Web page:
After 24 hours of the most withering abuse directed at Australia’s cricket management for excluding Shane Watson and three other cricketers from the Test team, the tide turned yesterday with a flurry of support for the “line in the sand.”
Australian cricket was plunged into crisis on Tuesday after Watson, James Pattinson, Mitchell Johnson and Usman Khawaja were banished from the team for the third Test in India, for failing to provide their thoughts on how Australia could improve.
Former Test greats lined up to pour incredulous scorn on coach Arthur and captain Michael Clarke for taking such strong action for an offence likened by many commentators to a schoolboy forgetting to do their homework.
Watson, the most senior of the players and the team’s vice captain, arrived back in Australia to be with his pregnant wife late on Tuesday and dubbed the punishment “extremely severe.”
The 31-year-old sometime all-rounder’s assertion that he still wanted to play Test cricket for his country was reassuring, with back-to-back Ashes series coming at the end of year.
After the recent retirements of former skipper Ricky Ponting and Mike Hussey, the prospect of losing a third top batsman, albeit one as injury-prone as Watson, for such a trivial offence was startling to many.
Word from team management on the sub-continent that the punishment was not isolated, but the culmination of a build-up of minor disciplinary issues, helped start the turning of the tide.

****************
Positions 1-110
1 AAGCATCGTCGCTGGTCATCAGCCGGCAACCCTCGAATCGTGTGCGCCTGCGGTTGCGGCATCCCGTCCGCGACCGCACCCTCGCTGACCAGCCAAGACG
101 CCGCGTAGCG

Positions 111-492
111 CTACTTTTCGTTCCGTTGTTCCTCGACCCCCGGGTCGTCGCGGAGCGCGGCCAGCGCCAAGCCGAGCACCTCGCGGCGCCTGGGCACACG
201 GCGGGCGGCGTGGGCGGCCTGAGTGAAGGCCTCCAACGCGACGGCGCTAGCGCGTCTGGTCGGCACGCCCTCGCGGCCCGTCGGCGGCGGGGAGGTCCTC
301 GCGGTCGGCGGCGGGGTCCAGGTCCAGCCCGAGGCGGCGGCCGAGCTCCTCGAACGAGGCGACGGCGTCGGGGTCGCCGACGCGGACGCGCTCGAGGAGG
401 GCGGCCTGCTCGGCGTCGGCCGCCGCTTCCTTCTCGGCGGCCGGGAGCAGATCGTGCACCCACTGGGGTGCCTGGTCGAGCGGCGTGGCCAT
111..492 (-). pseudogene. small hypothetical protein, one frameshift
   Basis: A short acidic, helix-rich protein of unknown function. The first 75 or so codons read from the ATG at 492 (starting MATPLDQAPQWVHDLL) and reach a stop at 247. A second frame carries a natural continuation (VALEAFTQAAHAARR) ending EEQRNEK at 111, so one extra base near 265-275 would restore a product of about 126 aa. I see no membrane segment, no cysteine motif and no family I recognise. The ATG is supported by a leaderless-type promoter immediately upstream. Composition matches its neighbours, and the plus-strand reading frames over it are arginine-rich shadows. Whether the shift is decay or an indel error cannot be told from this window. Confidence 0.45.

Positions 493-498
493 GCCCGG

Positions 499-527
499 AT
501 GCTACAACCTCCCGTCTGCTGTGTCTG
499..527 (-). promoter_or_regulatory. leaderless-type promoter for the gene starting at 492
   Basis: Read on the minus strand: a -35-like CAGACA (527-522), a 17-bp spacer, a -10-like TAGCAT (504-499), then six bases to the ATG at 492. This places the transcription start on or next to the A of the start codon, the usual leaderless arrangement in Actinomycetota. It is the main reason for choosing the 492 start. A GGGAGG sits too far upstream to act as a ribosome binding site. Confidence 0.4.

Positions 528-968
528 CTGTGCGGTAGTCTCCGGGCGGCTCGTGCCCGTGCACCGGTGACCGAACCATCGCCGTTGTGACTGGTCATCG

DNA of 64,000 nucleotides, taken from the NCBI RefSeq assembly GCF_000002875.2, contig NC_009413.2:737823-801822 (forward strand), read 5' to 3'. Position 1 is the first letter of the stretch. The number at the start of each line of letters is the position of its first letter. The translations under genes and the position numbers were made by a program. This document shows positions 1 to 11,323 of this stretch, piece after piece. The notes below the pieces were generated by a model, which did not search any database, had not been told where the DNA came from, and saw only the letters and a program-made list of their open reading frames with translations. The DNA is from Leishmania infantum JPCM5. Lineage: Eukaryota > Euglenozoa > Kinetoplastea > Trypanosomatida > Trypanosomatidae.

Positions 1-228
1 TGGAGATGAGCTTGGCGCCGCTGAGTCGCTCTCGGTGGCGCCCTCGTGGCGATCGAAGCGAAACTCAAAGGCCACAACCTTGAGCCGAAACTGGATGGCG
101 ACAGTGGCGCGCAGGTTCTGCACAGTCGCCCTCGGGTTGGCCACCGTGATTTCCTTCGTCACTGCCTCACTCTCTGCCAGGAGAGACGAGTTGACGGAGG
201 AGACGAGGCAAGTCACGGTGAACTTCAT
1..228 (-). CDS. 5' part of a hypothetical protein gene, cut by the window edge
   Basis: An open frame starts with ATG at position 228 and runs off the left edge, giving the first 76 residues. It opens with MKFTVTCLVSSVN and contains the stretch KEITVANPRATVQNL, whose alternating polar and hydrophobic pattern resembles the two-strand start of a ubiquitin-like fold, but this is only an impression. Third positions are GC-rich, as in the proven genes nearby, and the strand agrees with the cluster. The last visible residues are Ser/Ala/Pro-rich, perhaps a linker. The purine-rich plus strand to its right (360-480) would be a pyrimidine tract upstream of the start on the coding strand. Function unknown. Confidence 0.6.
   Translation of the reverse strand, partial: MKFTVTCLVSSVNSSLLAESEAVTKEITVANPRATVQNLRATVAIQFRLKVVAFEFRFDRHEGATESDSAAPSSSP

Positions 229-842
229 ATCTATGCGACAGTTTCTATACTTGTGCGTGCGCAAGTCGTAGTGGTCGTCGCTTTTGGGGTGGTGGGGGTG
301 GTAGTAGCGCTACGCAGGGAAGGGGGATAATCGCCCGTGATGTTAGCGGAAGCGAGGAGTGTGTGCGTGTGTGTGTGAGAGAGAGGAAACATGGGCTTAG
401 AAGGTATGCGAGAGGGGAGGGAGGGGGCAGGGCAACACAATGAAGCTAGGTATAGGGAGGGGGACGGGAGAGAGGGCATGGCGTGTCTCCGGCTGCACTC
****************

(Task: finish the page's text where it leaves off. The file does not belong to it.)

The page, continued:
Arthur, in his blog on the Cricket Australia Web site, said his team had given a fair amount of “laxity and flexibility” to the players, because of their youth and inexperience.
“This decision was about sending a strong message that it is about time all players had some accountability for their actions,” Arthur wrote. “Being late for a meeting, high skinfolds, wearing the wrong attire, back-chat or giving attitude are just some examples of these behavioral issues that have been addressed discretely, but continue to happen.”
“If we’re deadly serious about getting back to No. 1 in the world, all players need to raise the bar and lift their game. This is a line-in-the-sand moment. A point we’ll look back on in a couple of years’ time when we’re back to No. 1 in the world and say was a defining moment,” he added.
Well-respected cricket journalist and author Gideon Haigh had already laid out his views in a column entitled “Coddled boys who expect it all laid on,” in which he said it was no surprise that Watson had been one of those punished.
“Probably more coaching and management resources have been poured into him than any cricketer of his generation — for the dividend of two centuries in 40 Tests,” he wrote in the Australian. “He is a handsome player of abundant talent. He is also wealthy, pampered, immature and self-involved. That’s what a life in modern professional sport can make of you.”
Richard Hinds in the Age said the failure of the quartet to perform the simple task of offering, via e-mail, their opinion on team improvements would invite questions as to whether they would follow more important instructions.
“If it has a positive impact on long-term performance, this might be considered a vital moment for a team in transition,” he wrote.
“One that has struggled to adapt to an age when a team is a collection of similarly gifted individuals with often different outlooks. Not the joined-at-the-hip band of mates who wouldn’t dare shave a hair off a moustache for fear of being considered a freak or a lone wolf,” Hinds added.